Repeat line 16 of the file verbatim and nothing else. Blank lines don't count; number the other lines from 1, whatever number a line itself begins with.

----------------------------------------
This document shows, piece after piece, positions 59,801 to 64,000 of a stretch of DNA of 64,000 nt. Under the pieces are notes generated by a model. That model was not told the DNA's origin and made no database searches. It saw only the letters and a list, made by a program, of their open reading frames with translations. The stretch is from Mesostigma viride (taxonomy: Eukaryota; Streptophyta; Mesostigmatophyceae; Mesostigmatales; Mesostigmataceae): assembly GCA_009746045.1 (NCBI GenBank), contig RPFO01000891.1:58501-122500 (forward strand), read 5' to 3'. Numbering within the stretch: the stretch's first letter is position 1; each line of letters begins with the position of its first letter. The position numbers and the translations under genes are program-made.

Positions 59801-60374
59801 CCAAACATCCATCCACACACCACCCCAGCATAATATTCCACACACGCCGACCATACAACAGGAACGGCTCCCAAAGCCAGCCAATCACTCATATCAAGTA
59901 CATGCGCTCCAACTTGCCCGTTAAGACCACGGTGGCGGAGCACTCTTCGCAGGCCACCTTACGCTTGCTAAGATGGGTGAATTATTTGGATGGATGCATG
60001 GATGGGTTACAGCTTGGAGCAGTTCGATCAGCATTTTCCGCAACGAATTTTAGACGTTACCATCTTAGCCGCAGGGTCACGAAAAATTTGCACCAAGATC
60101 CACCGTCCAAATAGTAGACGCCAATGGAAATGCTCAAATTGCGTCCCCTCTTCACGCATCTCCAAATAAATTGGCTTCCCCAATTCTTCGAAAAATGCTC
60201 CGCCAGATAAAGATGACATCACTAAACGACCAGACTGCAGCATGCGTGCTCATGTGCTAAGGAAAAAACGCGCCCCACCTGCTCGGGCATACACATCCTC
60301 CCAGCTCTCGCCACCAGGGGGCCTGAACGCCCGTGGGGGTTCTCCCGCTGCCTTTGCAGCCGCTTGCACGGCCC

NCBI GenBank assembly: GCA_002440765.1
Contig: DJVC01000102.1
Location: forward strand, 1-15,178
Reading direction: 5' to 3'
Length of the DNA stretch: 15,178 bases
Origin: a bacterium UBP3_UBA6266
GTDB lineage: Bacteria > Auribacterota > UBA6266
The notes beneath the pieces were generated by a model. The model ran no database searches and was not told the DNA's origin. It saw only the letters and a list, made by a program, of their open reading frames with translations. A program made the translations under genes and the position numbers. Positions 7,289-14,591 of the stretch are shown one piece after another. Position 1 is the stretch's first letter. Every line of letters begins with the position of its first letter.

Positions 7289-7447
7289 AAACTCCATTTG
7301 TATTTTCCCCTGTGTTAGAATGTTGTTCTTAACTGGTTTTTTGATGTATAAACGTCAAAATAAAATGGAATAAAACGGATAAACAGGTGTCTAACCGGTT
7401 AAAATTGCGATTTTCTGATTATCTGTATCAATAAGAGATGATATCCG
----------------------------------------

The notes beneath the pieces were generated by a model. The model ran no database searches and was not told the DNA's origin. It saw only the letters and a list, made by a program, of their open reading frames with translations. A program made the translations under genes and the position numbers. Positions 7,289-14,591 of the stretch are shown one piece after another. Position 1 is the stretch's first letter. Every line of letters begins with the position of its first letter.